The Unetice culture is distinguished by its characteristic metal objects including ingot torcs, flat axes, flat triangular daggers, bracelets with spiral-ends, disk- and paddle-headed pins and curl rings which are distributed over a wide area of Central Europe and beyond. Linguists have determined through an analysis of hydronomic patterns that the people of this culture must have spoken Indo-European languages, with pre-proto-Germanic characteristics in the area to the north of the Sudeten and Ore Mountain ranges, including the site where the Nebra Sky Disk was manufactured and deposited.
The discovery site is a prehistoric enclosure encircling the top of a 252 metres elevation in the Ziegelroda Forest, known as Mittelberg ("central hill"), some 60 km west of Leipzig. The surrounding area is known to have been settled since the Neolithic and Ziegelroda Forest is said to contain around 1,000 barrows, whose occupants are of a physical type still common in North Central Europe today. The enclosure is oriented in such a way that the sun seems to set every solstice behind the Brocken, the highest peak of the Harz mountains, some 80 km to the north-west. The significance of the site to prehistoric dwellers is underlined by the proximity to the much older Goseck circle. Archaeologists generally agree that Goseck circle was used for astronomical observation. Together with calendar calculations, it allowed coordinating an easily judged lunar calendar with the more demanding measurements of a solar calendar, embodied in a spiritual religious context.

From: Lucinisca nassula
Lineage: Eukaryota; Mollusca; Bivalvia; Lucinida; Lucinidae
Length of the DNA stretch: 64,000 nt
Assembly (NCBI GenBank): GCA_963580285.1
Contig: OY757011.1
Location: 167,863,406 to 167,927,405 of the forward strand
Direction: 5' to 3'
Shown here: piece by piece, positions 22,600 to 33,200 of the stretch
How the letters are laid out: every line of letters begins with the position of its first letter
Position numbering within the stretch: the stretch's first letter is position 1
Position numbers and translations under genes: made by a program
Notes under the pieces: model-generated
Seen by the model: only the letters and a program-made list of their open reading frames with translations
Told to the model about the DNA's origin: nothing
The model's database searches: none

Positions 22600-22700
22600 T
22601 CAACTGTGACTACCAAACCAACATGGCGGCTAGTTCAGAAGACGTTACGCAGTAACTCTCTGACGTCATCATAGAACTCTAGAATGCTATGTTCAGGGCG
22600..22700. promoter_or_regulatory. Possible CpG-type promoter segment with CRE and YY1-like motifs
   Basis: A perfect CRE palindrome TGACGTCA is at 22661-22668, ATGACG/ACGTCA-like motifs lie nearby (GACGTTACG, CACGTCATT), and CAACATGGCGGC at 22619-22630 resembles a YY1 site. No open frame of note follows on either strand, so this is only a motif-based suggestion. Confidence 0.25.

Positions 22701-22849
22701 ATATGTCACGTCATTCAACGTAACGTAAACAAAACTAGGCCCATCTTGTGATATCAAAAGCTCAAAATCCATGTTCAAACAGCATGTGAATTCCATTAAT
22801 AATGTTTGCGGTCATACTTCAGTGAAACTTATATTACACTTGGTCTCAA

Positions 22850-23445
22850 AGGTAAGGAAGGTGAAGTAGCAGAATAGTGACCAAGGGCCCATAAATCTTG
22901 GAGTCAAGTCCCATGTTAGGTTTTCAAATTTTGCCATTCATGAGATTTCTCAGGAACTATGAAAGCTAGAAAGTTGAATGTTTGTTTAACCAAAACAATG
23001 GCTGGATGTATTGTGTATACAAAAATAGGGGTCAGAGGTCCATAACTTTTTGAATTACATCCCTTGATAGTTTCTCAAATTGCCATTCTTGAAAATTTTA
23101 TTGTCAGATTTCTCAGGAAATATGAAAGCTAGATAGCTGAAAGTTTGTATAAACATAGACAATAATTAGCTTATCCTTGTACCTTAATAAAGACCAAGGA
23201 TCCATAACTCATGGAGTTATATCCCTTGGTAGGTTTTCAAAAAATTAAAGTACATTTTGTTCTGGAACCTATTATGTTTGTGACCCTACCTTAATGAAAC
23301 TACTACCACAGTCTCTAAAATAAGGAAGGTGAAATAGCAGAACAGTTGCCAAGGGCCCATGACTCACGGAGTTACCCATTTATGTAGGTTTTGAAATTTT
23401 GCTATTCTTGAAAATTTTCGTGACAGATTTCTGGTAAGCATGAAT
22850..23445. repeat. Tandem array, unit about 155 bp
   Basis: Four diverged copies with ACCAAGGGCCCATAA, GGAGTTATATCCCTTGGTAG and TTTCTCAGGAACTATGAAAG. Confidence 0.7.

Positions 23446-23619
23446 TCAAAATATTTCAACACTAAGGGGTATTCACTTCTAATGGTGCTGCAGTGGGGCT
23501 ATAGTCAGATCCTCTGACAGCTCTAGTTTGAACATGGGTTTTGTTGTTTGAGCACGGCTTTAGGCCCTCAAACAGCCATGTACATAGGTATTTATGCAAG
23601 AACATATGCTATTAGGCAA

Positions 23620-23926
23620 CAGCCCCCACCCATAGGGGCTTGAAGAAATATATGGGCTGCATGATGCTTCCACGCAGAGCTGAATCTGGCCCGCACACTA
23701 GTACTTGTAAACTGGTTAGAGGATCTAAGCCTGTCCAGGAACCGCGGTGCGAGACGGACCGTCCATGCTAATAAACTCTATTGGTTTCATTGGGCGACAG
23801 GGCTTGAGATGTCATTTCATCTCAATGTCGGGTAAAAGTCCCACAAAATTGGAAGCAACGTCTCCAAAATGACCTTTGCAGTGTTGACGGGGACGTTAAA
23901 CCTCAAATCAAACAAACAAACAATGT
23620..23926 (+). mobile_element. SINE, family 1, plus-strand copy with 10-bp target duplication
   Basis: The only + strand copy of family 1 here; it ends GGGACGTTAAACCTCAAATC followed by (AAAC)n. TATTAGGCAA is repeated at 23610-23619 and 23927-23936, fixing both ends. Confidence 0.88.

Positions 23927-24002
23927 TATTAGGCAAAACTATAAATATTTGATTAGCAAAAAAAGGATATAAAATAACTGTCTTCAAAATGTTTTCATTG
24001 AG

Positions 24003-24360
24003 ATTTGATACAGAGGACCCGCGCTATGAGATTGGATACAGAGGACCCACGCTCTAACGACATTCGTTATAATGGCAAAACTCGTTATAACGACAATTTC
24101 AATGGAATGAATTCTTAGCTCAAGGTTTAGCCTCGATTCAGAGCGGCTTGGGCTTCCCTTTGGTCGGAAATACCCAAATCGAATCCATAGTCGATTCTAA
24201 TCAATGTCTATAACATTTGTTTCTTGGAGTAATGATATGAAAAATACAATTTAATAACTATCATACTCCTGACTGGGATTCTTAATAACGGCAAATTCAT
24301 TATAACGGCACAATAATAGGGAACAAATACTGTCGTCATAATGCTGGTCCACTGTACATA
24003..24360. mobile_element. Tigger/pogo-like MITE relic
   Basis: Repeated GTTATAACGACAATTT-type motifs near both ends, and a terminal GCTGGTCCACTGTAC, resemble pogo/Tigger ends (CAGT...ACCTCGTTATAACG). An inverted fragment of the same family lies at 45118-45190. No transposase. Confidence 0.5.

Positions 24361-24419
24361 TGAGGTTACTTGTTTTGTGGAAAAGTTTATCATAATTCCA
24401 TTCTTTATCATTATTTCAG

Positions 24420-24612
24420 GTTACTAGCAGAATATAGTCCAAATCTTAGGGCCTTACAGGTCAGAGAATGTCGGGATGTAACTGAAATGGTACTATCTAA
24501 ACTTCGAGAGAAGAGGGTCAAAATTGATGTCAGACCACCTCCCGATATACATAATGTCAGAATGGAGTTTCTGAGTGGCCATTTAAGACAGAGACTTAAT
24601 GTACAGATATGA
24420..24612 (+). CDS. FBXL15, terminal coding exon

The Nebra Sky Disk is likewise considered to be an astronomical instrument as well as an item of religious significance. The find reconfirms that the astronomical knowledge and abilities of the people of the European Bronze Age included close observation of the yearly course of the Sun, and the angle between its rising and setting points at summer and winter solstice. While Stonehenge and the Neolithic circular ditches such as the 5th millennium BCE Goseck circle were used to mark the solstices, the disk is the oldest known portable instrument to allow such measurements.